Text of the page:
Referring to FIG. 13A, 1300A through 1315A substantially correspond to 700A through 715A of FIG. 7A, respectively, and will thereby not be described further for the sake of brevity. If the first UE determines that the first and second UEs are not authenticated as being within the shared environment at 1315A, the first UE does not obtain an SSK that is shared with the second UE, 1320A. Alternatively, if the first UE determines that the first and second UEs are authenticated as being within the shared environment at 1315A, the first UE obtains an SSK that is shared with the second UE based on the authentication, 1325A. The SSK can be obtained at 1325A in a number of different ways.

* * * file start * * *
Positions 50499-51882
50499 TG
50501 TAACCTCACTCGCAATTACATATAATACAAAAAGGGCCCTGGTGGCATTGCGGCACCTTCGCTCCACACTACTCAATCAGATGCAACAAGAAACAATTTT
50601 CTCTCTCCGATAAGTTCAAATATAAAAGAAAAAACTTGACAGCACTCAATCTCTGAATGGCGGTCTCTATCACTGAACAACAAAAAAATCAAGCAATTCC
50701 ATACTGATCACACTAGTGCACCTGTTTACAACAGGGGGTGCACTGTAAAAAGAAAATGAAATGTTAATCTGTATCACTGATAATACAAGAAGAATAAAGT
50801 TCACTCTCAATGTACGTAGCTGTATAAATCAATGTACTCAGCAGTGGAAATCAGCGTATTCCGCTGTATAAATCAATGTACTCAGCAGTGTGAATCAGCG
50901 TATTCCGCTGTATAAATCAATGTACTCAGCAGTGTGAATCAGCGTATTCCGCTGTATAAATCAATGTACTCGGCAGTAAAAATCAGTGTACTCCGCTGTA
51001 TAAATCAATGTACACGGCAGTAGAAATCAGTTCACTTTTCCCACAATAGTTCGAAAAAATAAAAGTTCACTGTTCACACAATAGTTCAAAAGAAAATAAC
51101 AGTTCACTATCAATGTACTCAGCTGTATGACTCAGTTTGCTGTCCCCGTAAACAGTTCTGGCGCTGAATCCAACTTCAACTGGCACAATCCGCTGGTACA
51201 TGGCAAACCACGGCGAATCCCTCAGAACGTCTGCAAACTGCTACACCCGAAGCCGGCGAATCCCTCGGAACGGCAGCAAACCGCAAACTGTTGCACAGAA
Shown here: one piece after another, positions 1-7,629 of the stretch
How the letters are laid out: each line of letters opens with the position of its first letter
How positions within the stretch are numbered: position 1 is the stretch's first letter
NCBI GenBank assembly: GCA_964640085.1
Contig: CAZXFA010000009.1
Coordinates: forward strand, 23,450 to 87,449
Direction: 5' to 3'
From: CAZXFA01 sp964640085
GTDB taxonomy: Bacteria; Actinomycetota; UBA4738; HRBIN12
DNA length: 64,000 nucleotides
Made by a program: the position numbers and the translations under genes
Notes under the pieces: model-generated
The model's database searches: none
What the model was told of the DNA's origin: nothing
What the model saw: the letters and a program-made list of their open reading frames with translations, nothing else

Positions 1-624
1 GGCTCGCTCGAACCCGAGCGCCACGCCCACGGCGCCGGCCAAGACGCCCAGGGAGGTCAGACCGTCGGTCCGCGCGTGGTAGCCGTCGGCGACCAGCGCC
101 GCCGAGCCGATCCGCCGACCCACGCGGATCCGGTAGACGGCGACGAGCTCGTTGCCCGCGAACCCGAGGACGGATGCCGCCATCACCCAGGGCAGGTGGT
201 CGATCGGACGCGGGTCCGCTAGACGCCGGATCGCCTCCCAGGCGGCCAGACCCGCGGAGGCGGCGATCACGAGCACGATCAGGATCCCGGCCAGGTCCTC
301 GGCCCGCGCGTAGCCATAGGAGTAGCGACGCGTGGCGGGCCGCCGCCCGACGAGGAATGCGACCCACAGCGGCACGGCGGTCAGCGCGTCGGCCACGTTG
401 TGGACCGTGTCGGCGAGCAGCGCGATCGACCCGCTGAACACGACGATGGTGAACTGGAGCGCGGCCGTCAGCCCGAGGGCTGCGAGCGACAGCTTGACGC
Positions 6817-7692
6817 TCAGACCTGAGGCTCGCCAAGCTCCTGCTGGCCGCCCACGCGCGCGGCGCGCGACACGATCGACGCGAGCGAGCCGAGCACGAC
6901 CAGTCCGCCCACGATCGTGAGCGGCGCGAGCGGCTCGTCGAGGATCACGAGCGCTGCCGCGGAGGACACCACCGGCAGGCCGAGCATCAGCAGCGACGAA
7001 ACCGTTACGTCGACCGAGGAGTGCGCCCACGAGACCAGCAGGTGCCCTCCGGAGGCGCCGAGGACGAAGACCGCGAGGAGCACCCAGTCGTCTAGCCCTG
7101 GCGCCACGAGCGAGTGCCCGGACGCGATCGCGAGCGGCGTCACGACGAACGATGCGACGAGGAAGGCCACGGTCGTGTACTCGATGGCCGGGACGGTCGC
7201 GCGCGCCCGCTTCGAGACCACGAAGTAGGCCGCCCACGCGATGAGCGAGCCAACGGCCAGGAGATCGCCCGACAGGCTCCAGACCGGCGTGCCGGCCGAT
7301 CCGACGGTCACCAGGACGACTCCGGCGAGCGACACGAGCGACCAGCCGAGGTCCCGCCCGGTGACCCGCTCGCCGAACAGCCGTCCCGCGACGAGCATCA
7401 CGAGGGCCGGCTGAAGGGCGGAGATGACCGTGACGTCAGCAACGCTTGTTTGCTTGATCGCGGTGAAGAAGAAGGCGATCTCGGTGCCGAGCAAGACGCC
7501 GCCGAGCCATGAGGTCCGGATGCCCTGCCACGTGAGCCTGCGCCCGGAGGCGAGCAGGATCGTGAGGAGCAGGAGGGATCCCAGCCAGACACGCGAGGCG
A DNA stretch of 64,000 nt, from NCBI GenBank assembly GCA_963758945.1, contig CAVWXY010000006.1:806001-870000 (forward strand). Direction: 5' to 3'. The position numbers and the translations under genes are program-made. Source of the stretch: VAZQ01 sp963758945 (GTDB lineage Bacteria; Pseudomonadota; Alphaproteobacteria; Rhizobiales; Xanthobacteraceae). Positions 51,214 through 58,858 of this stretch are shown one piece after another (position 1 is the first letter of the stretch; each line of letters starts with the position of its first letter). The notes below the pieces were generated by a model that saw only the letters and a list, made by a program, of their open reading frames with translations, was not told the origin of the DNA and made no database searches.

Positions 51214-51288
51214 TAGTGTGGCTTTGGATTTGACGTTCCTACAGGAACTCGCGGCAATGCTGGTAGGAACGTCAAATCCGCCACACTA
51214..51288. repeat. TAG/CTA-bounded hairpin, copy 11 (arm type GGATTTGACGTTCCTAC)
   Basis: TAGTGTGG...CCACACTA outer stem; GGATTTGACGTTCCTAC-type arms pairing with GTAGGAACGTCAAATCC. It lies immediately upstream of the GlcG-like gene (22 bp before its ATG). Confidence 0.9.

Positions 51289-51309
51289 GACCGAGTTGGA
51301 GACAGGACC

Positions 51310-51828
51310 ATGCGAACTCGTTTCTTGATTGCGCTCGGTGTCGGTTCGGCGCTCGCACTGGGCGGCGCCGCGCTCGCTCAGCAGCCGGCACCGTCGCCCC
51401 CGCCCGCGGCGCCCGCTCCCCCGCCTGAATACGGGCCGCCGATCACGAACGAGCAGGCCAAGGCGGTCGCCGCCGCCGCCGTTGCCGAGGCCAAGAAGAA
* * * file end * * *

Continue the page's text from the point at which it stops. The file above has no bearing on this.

In an example of 1325A of FIG. 13A, the authentication device can indicate to the first UE that the first and second UEs are authenticated as being in the shared environment, which can trigger independent SSK generation at the first UE based on the locally captured ambient sound reported at 1310A. In this case, the second UE will be expected to generate the same SSK independently as well based on its reported local ambient sound (not shown in FIG. 13A), so that the similar sound environments at the first and second UEs are used to produce the respective SSKs at the first and second UEs. As will be appreciated, the locally captured ambient sounds for environmentally authenticated UEs, while similar, are unlikely to be identical. For this reason, it can be difficult to produce identical SSKs when the SSKs are generated independently (as opposed to being generated at a central source and then shared). To account for this scenario, in a first example, a similarity-based SSK generation algorithm can be used so that identical SSKs can be generated using non-identical information. For instance, assume that UEs 1 and 2 are in similar environments because UEs 1 and 2 are in the same room. In this case, a less precise audio signature of the locally captured sound at UEs 1 and 2 can be generated using a sound-blurring algorithm, whereby the less precise audio signatures are identical even though discrepancies existed in the more precise raw versions of the audio captured by UEs 1 and 2. Alternatively, in a second example, fault-tolerant independent SSK generation can be implemented whereby a certain degree of SSK differentiation is acceptable. In this case, identical SSKs are not strictly necessary for subsequent authentication, and instead a degree to which two SSKs are similar to each other can be gauged to identify whether to authenticate a device. Accordingly, some sound variance between environmentally authenticated UEs can be accounted for either by taking the variance into account in a manner that will still produce identical SSKs, or alternatively permitting the variance to produce non-identical SSKs and then using an SSK-similarity algorithm to authenticate SSKs that are somewhat different from each other.